A Boston charter school student, a student at a South African private school trying to take exams, a high schooler in Texas named Deandre Arnold, an elementary student in Seattle, and a New Jersey high school wrestler.
What do all of these young people have in common? All these young people have experience some form of texturism.
Before we can discuss the political matters behind black hair, I think it’s important that we define it. According to an article found on HuffPost titled, “The Missing Education On Black Hair”, Afro-textured hair is classified into five areas, all of which are different variations of curly hair. From looser curl patterns, to tight and kinky curl patterns.
In many cases it is implied that your hair texture is an inherent indicator of your overall superiority. In laymen’s terms, the looser (or straighter) the hair texture the more attractive, texturism.
In 2019, New York and California ban discrimination based on natural hairstyles. “The New York commission on Human Rights issued new guidance in February that banned discrimination on the basis of hair or hairstyle in work places, schools and public places.”, ( NYC Commission on Human Rights Legal Enforcement Guidance on Race Discrimination on the Basis of Hair)
Natural has been political since the beginning of time. From different tribes using natural hairstyles, braids, clay and beads as identifiers for rank, to enslaved mothers braiding rice into their children’s hair so that they wouldn’t go hungry, to braids that were maps to the Underground Rail Road.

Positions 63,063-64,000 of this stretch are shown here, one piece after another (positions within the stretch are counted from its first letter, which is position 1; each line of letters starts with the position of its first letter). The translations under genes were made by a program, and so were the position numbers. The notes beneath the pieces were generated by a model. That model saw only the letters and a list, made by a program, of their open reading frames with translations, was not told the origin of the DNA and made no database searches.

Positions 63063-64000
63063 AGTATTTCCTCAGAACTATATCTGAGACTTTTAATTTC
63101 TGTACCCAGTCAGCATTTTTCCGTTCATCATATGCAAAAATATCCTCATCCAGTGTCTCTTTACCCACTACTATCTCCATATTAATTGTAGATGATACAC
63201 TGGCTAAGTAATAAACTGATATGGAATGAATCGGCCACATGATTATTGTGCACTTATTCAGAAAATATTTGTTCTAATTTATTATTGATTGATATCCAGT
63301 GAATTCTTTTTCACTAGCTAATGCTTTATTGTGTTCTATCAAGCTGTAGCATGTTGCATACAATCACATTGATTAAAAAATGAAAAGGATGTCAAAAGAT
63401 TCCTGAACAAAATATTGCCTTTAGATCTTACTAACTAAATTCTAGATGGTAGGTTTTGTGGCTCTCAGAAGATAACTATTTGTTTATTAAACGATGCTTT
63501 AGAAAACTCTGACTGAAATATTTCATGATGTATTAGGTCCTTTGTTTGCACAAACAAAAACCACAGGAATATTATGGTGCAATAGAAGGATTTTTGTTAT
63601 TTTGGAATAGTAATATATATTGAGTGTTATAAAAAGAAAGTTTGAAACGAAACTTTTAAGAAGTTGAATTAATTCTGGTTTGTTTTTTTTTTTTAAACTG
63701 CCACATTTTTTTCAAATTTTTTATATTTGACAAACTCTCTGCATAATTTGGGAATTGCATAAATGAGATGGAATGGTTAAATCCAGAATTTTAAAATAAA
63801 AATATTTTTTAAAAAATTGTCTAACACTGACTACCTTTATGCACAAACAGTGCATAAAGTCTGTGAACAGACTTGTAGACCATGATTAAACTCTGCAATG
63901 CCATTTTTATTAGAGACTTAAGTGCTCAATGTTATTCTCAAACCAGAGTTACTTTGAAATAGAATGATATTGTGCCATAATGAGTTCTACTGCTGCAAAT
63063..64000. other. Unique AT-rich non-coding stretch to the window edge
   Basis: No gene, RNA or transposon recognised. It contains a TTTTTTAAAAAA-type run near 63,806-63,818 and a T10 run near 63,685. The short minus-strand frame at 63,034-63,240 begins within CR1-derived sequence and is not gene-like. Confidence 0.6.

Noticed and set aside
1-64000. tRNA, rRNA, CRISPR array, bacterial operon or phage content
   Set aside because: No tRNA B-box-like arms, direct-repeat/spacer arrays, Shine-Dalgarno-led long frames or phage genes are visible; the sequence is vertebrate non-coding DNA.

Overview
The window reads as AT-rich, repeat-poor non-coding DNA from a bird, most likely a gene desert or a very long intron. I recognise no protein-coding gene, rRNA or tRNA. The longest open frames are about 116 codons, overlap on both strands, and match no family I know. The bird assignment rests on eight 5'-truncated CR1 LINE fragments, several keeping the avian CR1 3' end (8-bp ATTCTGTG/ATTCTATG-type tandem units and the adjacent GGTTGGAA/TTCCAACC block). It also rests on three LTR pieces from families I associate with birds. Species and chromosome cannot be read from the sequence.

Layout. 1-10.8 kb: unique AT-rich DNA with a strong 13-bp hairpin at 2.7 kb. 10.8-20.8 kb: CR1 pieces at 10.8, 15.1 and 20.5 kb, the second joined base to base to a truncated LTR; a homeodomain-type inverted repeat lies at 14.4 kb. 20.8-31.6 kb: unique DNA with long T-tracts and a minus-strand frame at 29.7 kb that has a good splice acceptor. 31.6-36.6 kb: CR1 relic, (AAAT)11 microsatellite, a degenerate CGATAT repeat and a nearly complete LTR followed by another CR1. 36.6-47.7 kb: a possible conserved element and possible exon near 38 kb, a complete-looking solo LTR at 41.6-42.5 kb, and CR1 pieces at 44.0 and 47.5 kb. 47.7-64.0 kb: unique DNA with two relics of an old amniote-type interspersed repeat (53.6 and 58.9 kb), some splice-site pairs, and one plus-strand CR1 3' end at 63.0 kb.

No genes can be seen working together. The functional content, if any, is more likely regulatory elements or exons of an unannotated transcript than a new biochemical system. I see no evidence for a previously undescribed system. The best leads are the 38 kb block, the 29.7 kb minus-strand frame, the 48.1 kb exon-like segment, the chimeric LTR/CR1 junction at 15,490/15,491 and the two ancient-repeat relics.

The discrimination against Black-Hair has also been evident since the beginning of time and was seen as reasoning for enslavement of black and brown bodies. Europeans looked at black and brown people as animals who had wool for hair. Untamed and unfit the be people but more like live stock.
Even today we still see children, as well as adults being judged, or punished because they grow their natural black hair long. But why do so many people hate it? History shows us that America has always had an issue with black hair, but can we find the reasons in our lessons?
Black hair symbolizes life, nature and true love within self. Forcing black folks to cut their hair is just another way to suppress self-worth and self-love.
Never let society tell you how to love yourself. That’s only a job you can do.
Words by: Ericc Adkins
Why Is “Black Hair” So Political And Polarizing? [OPINION] was originally published on hotspotatl.com